• desc_stat() Computes the most used measures of central tendency, position, and dispersion.

• desc_wider() is useful to put the variables in columns and grouping variables in rows. The table is filled with a statistic chosen with the argument stat.

## Usage

desc_stat(
.data = NULL,
...,
by = NULL,
stats = "main",
hist = FALSE,
level = 0.95,
digits = 4,
na.rm = FALSE,
verbose = TRUE,
plot_theme = theme_metan()
)

desc_wider(.data, which)

## Arguments

.data

The data to be analyzed. It can be a data frame (possible with grouped data passed from dplyr::group_by() or a numeric vector. For desc_wider() .data is an object of class desc_stat.

...

A single variable name or a comma-separated list of unquoted variables names. If no variable is informed, all the numeric variables from .data will be used. Select helpers are allowed.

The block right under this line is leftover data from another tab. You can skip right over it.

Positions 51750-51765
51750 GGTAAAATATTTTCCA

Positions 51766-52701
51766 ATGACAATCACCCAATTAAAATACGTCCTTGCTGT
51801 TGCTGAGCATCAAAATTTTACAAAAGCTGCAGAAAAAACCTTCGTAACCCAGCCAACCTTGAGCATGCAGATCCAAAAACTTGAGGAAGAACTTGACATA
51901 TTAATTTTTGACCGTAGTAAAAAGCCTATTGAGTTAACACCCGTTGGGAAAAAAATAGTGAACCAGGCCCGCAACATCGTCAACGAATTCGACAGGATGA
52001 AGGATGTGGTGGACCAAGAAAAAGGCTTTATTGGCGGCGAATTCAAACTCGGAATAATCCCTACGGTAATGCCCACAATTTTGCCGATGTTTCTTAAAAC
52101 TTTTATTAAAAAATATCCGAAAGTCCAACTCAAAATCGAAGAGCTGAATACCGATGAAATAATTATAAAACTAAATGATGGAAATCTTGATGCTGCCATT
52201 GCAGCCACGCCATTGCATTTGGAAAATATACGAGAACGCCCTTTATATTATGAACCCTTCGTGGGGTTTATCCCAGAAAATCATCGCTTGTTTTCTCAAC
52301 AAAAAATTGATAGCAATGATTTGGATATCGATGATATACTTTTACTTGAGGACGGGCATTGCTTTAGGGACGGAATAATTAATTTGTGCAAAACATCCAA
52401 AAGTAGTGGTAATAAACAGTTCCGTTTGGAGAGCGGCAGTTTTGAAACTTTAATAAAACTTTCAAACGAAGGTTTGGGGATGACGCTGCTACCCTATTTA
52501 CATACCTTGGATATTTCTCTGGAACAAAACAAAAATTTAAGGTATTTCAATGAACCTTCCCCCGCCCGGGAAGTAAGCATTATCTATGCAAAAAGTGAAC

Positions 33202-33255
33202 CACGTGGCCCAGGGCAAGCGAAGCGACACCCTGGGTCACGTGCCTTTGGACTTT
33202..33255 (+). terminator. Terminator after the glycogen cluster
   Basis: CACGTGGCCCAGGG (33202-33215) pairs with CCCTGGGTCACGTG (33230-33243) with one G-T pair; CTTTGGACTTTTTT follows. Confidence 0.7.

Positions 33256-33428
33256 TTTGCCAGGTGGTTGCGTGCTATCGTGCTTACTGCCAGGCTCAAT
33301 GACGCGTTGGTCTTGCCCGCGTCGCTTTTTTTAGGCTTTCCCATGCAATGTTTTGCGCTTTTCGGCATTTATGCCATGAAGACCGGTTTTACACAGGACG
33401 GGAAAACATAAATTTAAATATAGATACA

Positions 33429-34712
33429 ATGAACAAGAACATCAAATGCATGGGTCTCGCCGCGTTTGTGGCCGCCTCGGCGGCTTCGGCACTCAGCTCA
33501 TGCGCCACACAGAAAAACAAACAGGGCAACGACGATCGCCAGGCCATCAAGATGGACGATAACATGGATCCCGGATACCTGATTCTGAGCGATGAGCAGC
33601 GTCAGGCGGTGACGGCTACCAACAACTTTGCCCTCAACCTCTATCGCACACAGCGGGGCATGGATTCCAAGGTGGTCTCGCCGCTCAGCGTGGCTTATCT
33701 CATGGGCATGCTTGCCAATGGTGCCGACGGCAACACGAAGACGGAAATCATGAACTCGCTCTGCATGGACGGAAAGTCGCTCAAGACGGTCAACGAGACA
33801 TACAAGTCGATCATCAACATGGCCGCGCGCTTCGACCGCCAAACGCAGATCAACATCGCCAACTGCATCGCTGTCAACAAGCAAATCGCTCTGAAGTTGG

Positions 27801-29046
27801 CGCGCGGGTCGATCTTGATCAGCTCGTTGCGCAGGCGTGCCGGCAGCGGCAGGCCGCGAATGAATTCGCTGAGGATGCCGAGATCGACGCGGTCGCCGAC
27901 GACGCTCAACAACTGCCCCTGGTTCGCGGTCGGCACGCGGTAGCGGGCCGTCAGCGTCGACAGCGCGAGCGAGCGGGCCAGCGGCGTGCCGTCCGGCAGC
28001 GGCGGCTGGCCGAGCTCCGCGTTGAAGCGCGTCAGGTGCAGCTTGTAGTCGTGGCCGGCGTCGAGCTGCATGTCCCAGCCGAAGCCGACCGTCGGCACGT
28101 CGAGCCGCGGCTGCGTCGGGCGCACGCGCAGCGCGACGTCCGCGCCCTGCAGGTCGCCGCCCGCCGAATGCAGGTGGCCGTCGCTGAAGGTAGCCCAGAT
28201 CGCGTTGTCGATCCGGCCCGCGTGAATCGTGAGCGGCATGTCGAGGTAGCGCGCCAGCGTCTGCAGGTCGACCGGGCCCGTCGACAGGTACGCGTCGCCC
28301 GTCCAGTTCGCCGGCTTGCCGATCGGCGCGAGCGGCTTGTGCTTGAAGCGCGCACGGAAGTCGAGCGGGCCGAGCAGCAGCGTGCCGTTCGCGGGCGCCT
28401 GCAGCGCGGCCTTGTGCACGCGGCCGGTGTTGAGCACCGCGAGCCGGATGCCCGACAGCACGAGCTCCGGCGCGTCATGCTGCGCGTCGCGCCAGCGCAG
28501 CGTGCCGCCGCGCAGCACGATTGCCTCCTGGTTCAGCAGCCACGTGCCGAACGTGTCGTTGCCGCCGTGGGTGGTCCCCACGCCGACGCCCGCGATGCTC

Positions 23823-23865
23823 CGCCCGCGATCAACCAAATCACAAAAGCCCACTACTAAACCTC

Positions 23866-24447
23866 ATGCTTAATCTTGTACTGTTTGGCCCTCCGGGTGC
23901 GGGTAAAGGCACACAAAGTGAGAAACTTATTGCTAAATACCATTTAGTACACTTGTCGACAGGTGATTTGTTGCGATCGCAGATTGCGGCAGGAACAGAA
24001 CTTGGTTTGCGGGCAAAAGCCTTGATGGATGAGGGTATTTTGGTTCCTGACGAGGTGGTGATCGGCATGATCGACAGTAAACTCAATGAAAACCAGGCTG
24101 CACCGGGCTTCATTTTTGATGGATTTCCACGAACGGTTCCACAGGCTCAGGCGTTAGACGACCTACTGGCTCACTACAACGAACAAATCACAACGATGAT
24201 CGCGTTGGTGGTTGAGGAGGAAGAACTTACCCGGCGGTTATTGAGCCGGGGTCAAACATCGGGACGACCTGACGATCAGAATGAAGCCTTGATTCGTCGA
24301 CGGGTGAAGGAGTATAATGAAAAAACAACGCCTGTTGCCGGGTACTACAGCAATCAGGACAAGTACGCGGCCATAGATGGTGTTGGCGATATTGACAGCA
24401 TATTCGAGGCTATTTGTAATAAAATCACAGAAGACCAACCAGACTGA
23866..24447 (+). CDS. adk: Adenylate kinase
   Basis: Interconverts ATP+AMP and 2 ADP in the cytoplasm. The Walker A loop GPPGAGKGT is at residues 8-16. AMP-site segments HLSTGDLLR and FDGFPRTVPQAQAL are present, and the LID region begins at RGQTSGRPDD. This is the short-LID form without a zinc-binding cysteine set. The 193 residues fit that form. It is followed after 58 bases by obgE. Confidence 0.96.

by

One variable (factor) to compute the function by. It is a shortcut to dplyr::group_by(). To compute the statistics by more than one grouping variable use that function.

stats

The descriptive statistics to show. This is used to filter the output after computation. Defaults to "main" (cv, max, mean median, min, sd.amo, se, ci ). Other allowed values are "all" to show all the statistics, "robust" to show robust statistics, "quantile" to show quantile statistics, or chose one (or more) of the following:

• "av.dev": average deviation.

• "ci.t": t-interval (95% confidence interval) of the mean.

• "ci.z": z-interval (95% confidence interval) of the mean.

• "cv": coefficient of variation.

• "iqr": interquartile range.

• "gmean": geometric mean.

• "hmean": harmonic mean.

• "Kurt": kurtosis.

• "mad": median absolute deviation.